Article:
Can we avoid student groans while still working toward student gains?
If you’ve ever been brave enough to give an assignment over spring break, you’ve seen how a perfectly stable classroom can devolve into mutiny and mayhem. And the possibility that students will even touch the assignment is unlikely. This leaves teachers in a precarious spot. High-stakes testing is right around the corner, set to follow a completely “wasted” week, so what are you to do?
With some cunning planning, you can assign an activity that doesn’t feel like homework, but allows students to stay engaged and transition back into the classroom more easily. Even better — you can tailor this idea to any grade level or subject matter.
Spring Break 2019: A memoir
Get students interested in the assignment by making their vacation the subject of it. It’s simple: Students document information each day of their break, regardless of what activities they engage in. Upon returning to school, they follow the writing process for a personal narrative, allowing for continued engagement and a seamless transition.
This assignment can also be easily scaled to fit different grade levels by increasing the amount of information collected. For example, you may give fourth-graders a graphic organizer, asking for a short description each evening, while high schoolers may be asked to write a minimum of half a page per day. Regardless of the amount, they arrive the following Monday with the bones of their Spring Break 2019 memoirs. Bonus: You also have your first few lessons mapped out for you.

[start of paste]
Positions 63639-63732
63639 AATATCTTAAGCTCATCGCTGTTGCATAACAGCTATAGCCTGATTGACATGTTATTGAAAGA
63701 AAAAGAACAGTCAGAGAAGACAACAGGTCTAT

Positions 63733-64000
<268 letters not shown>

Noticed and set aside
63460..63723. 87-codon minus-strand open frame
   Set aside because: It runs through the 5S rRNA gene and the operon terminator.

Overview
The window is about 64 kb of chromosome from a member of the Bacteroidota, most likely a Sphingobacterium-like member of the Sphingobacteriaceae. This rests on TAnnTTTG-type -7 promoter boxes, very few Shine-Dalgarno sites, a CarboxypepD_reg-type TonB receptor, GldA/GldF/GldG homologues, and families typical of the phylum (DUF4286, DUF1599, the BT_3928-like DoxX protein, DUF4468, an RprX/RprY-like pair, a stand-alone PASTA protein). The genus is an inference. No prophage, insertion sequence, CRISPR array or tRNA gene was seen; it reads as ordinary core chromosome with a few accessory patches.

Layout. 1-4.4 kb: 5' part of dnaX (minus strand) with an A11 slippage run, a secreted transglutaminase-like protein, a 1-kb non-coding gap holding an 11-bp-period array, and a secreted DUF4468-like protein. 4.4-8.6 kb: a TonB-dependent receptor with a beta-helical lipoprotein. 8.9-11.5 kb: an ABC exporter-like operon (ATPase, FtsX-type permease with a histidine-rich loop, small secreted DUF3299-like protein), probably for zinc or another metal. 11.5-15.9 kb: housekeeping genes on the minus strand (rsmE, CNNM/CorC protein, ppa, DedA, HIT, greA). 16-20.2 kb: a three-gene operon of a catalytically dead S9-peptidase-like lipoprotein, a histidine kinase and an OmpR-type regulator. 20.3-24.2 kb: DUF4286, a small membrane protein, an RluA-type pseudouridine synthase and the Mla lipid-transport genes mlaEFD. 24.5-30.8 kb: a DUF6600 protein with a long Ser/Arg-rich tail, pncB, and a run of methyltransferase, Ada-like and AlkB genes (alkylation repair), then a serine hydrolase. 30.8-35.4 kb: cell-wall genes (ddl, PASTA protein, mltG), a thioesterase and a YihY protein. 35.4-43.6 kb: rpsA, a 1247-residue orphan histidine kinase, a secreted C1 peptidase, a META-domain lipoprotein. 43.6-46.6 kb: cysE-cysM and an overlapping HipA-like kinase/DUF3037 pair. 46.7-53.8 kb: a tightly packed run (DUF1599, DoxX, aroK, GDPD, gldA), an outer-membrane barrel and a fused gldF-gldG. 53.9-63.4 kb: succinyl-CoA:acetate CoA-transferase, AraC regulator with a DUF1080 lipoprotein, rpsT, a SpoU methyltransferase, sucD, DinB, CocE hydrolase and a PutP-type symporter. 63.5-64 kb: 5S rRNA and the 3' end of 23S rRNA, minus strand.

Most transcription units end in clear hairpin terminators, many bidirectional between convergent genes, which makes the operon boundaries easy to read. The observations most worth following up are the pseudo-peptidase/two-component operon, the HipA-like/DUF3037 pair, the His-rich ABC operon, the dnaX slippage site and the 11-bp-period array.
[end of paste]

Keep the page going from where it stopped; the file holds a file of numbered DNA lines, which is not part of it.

Why it works
There are several aspects of this memoir assignment that increase the likelihood that it will get completed with minimal pushback.
- Self-differentiation. Each student writes about the topics they’re living out making it a subject they’re naturally invested in.
- Buy-in. It engages students by incorporating activities they get to choose.
- Students are told they need to collect this information for the assignment of the following week.
- Socializing. It encourages students to do what they want most upon returning to school — share their experiences with friends.
What if I’m not a reading or writing teacher?
This assignment can easily be adjusted for any subject. Simply change the type of information that students document, so they return with materials that relate to the subject matter you’re working in.
- Math – Have students document numerical information, e.g., minutes or hours spent doing various activities like sleeping or playing video games and sports.
- Science – Ask students to collect items that relate to the type of science they are studying, e.g. insects, stones, or buoyant and non-buoyant items.
- History – Request that students document people they saw on some form of media or places that they visit to spark research into the past.
Pro tip: Write your own Spring Break 2019 memoir to give students a peek into your life away from the classroom.